Air Canada cuts flights out of Charlottetown leaving travellers' plans up in the air

Air Canada is dropping two flights at Charlottetown Airport according to the airport's CEO, as part of a major reduction in service across the airline.

'It's certainly not the news we want to hear'

Dealing with flight delays and crowded airports, Air Canada is cutting flights. (Tony Davis/CBC)

Air Canada is dropping two flights at Charlottetown Airport as part of a major reduction in service across the airline.

Air Canada announced Wednesday it would cut 77 round trips from its schedule to stabilize its operations.

According to Charlottetown Airport CEO Doug Newson, the departure flights being cut are the 6:35 a.m. flight to Montreal and the 5:15 a.m. to Toronto and the arrival flights being cut are the ones that leave Montreal at 10 p.m. and Toronto at 8:55 p.m.

As of July 6, Air Canada will operate two round trips daily to Toronto and Montreal. A single flight to Ottawa also remains for a total of five round-trip flights by Air Canada out of Charlottetown this summer.

There is no precise news yet of what this will mean for seat capacity at the airport, said Newson. That will depend on the size of planes operating on the remaining flights.

"It'd be anywhere between 25 to 30 per cent of projected seats we had with Air Canada for those months," said Newson.

'It's starting to feel like an airport again,' says Doug Newson, CEO of the Charlottetown Airport Authority. (Tony Davis/CBC)

"It's certainly not the news we want to hear as recovery comes back, but it's better than, I think, putting a schedule on that they can't operate reliably."

As demand for flights has risen with the lifting of pandemic restrictions, airlines around the world have struggled to keep up following a near shutdown in 2020. Flights have been delayed and travellers have faced hours-long waits at airports.

Air Canada is not alone in making cuts. WestJet recently announced it is cutting 16 per cent of flights across its network, said Newson.

Airlines, like many sectors in the tourism industry, are struggling to find sufficient staff to accommodate people keen to travel, he said.

"We all expected it to come back quickly. I don't know if anyone expected it to come back as quick as it has," said Newson.

"It's really disappointing when you think about the last two years and all the optimism for the industry this summer for the industry to try to recover and make some of that money back for the airlines. This is probably the last thing they wanted to do, but the operational integrity of their system is more important than putting a schedule out there that they just can't manage."

'A really difficult time'

Reduced capacity at Charlottetown Airport will have an impact on tourism operations across P.E.I., says Corryn Clemence. (Julien Lecacheur/Radio-Canada)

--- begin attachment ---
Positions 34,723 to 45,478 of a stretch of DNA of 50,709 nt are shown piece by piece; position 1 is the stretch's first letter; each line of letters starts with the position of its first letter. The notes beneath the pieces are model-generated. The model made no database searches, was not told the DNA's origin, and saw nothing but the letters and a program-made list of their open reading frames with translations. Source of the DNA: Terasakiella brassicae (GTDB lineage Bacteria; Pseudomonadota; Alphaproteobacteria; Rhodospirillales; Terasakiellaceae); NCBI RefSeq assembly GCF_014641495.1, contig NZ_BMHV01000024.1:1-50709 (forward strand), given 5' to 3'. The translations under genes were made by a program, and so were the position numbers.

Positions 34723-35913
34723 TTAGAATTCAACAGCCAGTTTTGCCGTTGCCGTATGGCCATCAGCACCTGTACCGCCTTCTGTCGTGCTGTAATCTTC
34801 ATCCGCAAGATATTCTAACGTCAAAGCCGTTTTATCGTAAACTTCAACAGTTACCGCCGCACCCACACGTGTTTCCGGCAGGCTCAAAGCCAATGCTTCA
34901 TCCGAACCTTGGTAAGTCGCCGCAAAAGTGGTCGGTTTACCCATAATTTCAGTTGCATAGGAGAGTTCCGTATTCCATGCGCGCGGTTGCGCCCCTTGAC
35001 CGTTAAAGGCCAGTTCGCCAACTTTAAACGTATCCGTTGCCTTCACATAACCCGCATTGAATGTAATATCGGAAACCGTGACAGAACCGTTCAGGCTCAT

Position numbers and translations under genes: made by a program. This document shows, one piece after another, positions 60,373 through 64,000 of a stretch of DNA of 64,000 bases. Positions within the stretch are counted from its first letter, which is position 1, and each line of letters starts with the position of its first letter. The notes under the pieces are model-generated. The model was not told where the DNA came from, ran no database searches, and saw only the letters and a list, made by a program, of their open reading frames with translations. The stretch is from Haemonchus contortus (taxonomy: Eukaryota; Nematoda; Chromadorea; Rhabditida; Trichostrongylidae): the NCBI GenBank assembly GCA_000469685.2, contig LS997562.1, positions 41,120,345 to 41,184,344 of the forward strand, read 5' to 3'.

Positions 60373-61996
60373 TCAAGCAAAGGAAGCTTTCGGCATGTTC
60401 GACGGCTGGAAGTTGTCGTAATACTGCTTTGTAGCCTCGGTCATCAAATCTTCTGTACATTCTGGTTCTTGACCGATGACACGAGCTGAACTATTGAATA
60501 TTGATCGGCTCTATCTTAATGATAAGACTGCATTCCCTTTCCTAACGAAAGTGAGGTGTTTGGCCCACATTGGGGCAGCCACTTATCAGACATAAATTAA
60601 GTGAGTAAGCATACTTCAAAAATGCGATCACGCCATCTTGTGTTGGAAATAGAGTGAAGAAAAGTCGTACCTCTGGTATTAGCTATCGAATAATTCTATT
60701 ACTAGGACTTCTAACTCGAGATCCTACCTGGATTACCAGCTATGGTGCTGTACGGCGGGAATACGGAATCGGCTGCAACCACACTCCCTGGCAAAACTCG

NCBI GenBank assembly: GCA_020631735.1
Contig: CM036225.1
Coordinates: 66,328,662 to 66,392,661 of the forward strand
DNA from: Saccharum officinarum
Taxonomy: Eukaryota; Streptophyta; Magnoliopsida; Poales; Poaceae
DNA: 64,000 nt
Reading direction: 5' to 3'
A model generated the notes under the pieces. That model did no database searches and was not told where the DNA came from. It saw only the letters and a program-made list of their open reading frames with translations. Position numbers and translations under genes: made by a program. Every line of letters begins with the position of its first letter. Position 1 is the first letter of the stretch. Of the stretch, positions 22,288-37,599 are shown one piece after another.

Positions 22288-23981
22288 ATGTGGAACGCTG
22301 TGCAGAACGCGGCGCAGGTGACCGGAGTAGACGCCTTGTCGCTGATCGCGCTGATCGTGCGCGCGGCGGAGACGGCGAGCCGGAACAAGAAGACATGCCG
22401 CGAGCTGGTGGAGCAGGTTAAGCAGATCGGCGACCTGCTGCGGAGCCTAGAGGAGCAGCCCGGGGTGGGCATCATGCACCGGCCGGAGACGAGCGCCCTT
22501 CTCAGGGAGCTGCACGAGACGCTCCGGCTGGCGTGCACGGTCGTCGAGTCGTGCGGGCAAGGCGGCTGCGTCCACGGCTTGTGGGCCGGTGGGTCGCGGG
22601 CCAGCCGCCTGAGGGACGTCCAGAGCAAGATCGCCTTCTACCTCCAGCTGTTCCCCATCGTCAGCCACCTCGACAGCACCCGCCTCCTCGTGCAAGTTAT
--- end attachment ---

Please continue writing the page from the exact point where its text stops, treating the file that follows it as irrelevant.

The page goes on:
Corryn Clemence is the CEO of the Tourism Industry Association of P.E.I. and, like Newson, is disappointed but understanding of Air Canada's decision.

There is no point in the airline promising flights it can't deliver, she said.

"It's just a really difficult time," said Clemence.

"After two years, essentially, being shut down, or operating at a very small capacity, it's really difficult to just flip that switch and be back to full capacity."

Labour shortages have also been an issue for tourism operators on P.E.I.

Just hours after the announcement it is impossible to say what impact the announcement will have on the tourism season on P.E.I., Clemence said.

But it seems likely some people who wanted to come to P.E.I. won't be able to. That will lead to cancelled reservations at accommodations, lower ticket sales at festivals and events and fewer people eating out in Island restaurants.

Announcement leads to worry, frustration

Paulette Soloman, owner of the Travel Store, said she got a lot of call from clients worried their summer trips may not happen due to the cancellations. 

"Typically if someone's going through Toronto or Montreal, that might not be their end destination," she said. "And so they just want to make sure they're going to get to their family reunions or whatever event this summer that they've booked to go and attend."

Paulette Soloman, owner of the Travel Store, at her office. Soloman said she's been getting lots of calls from clients worried about how the cancellation may affect their travel plans. (CBC/Brittany Spencer)

Soloman said she's still waiting to hear more details from Air Canada on what will happen to tickets that have already been booked. In the meantime, she's been tracking down her customers to try to figure out the best option for them.

"It might involve a rebooking, a rerouting, rescheduling of flights. In some cases some people may choose to not go, so we will work with them to ... get a refund," she said.

"I think they're a little bit disappointed, maybe a little bit angry," said Travis Stewart, co-owner of the Stewart Travel Group.

"[For] a lot of people, this is their first time travelling again. And they're excited, they're anxious, they want to get going and then see that maybe there's some changes in their itinerary and then it's like, 'Oh no, here we go again.'"

Stewart said that while the announcement isn't that surprising, he still held out hope the travel industry wouldn't go through something like this, particularly while travel is picking up.

"It's come back with a vengeance and everybody seems to want to get back and they want to go and experience travel again," he said. "But unfortunately, it's not the most pleasant experience right now with what's going on."

With files from Brittany Spencer and Island Morning


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